Monthly Archives: February 2006

Thoughts on Self-directed Learning #2

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My great grandfather Alfred Webb Hambrook was a timber faller and riverman on one of the tributaties of the Miramichi River of New Brunswick. His nephews, sons and grandsons and grandnephews in the west followed similar pursuits as fallers or rivermen. Fallers learn early in their career a great principle of productivity.

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Thoughts on Self-Directed Learning #1

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Have you noticed that most how to books in genealogy, and most local genealogy classes and workshops seem to focus on genealogy records and seldom address evidence analysis or research logic? So who is the genealogist going to turn to to learn about these things. Certainly not Ghost Busters! As analytical thinking, the logical combination of evidence and the successful construction of genealogical proof have become as important as the acquition of records, we need to look at some new avenues for learning.

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Sharpening the Saw: “Putting Skills to Work”

I always enjoy attending the large national conferences because I get to see some of the best genealogy educators in action. At the National Genealogical Society Conference 6-10 June 2006, for example, you can observe great educators teaching a wonderful array of topics. When you go, do not get so wrapped up in the subjct that you fail to observehow the presenter does his/her job. Study the graphics of their overheads or powerpoint presentations. Look carefully at the match between handout and presentation.

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How to use the Speaker Evaluation Form.

How can you use the speaker evaluation form to get more testimonials you as a speaker and of your programs? Many speakers use their own speaker / program evaluation form to get feedback on their performance in order to improve their presentations. Thats a good idea. Write your own. Select your own questions. Here’s an idea for a couple of questions:

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Roses for Milady: An Added Value Option


Many the time a bouquet of Red Roses has won over an uncertain lady to new suitor. Ofen as speakers we encounter program planners who want our programs but want a reduced fee. I am learning the hard way that its better not to cut the fee, but to increase the value. Offer something extra.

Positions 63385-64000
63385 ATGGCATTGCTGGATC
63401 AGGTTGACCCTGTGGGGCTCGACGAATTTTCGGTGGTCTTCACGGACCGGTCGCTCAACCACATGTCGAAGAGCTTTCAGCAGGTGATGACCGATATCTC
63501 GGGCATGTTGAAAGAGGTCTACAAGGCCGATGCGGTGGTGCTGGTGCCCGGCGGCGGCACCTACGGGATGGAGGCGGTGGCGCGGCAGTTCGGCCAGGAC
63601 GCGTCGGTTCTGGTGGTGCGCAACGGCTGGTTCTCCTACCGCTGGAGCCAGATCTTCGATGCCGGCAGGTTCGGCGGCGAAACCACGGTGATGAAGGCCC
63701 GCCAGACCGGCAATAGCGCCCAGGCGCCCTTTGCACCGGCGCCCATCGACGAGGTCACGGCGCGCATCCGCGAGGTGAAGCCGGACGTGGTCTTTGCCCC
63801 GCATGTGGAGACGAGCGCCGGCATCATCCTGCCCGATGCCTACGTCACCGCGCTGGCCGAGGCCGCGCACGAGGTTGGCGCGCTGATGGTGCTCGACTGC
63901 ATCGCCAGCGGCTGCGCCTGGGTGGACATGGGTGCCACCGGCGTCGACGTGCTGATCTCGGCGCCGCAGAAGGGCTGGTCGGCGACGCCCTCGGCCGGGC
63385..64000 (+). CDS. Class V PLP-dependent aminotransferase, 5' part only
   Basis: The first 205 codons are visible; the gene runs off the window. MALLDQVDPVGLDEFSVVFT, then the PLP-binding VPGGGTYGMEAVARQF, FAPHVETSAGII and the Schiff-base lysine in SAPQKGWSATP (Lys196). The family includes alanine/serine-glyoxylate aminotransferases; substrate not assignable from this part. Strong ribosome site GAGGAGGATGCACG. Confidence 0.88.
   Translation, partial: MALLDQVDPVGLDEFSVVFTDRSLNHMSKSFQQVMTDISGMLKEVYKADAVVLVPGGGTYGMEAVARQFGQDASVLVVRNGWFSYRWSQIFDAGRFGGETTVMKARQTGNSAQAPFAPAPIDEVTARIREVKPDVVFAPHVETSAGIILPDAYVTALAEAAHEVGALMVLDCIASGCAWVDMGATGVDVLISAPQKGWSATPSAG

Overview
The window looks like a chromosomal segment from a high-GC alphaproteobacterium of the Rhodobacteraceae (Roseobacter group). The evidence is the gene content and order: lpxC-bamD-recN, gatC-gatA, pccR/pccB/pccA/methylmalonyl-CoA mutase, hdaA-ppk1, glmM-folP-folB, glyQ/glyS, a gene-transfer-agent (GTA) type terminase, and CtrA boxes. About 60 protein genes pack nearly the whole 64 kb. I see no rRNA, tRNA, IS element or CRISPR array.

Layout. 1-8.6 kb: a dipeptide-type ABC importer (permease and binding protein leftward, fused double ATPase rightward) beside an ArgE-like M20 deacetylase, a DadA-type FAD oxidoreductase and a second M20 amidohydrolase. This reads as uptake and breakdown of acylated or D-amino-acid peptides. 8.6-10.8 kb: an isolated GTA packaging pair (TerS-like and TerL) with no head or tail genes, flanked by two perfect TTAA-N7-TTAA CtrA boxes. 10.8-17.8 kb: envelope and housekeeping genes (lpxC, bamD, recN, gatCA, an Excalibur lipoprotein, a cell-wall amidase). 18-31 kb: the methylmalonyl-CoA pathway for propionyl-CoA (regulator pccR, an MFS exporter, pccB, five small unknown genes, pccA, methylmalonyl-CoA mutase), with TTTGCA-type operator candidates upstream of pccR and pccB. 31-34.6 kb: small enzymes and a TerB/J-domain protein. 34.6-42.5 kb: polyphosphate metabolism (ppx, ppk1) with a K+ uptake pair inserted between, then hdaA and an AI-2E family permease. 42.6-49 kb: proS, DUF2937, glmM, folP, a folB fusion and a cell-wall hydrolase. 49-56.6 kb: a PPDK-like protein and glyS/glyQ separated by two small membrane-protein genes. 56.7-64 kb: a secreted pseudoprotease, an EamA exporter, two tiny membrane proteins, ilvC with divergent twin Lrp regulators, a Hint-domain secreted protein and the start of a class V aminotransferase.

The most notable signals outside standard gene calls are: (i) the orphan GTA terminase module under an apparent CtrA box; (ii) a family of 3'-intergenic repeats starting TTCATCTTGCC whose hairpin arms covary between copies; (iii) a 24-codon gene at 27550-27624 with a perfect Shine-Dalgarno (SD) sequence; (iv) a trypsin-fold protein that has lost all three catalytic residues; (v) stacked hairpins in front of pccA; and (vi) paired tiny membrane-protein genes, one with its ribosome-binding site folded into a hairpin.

Many genealogy speakers have skills and experience beyond speaking and teaching. Some have been genealogy society officers, or newsletter / journal editors. Others have business experience of value in other contexts. Perhaps you are one of these. Why not consider teaching others these skills? Why not make this the something extra? Consider these ideas:

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Irresitable Registration

How do you make your genealogy classes, workshop or other event irrestistable to potential participants?

There is apparently more to getting genealogy students to enroll than simply getting a great teacher or speaker. I have been thinking about this as I discuss the challenges with those involved in my speaking tour of British Columbia. So I went looking for some clues in how facilitate the genealogist’s committment to participate in a genealogfy educational event. Here’s what I learned: Continue reading

Nothing so Constant as Change

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This is my grandson wearing his first birthday cake. Cute, isn’t he? Proof that even I am a venerated ancestor. Some of you know that I have been the genealogy and local history librarian at Regina Public Library, in Regina, Saskatchewan, Canada for some 22 years now. This phase of my career is coming to an end. Tuesday 7 February, I informed the Director I would be “retiring”. My last day at the library will be 7 March 2006. In March I will be starting a new venture involving more leisure time with my grandson, and more time to teach genealogy, lecture and consult with students. I will have the opportunity to explore some new ideas in the delivery of genealogy education both in person and on-line. And with the modest revenue raised keep my grandson in new toys and new adventures. Thought you’d like to know.

Tired of Tired Titles? How to Write Lecture Titles that Work

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Somebody, somewhere has probably researched this, but apparently we humans are attracted to those who claim to solve our problems. If the speaker is credible, titles with “how to” in them will catch our attention. So here’s a title waiting for you to

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New On-Line Course for Librarians

My colleague George Morgan has a new on-line course coming on stream on February 6. The course, “Genealogical Record Types” is one of the courses offered in the Genealogical Librarianship Certificate Program at the National Institute for Genealogical Studies. George is a very talented and experienced educator in the field of librarianship. His Aha! Seminars is expanding across the US providing inservice training to librarians. Take a minute to look at the description of his class below:

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Working with Speakers.

Here’s an idea for genealogical society program planners,and librarians hiring speakers. If the speakers fee seems to high, instead of trying to negotiate down the fee, try to increase the value. Read on to see what I mean

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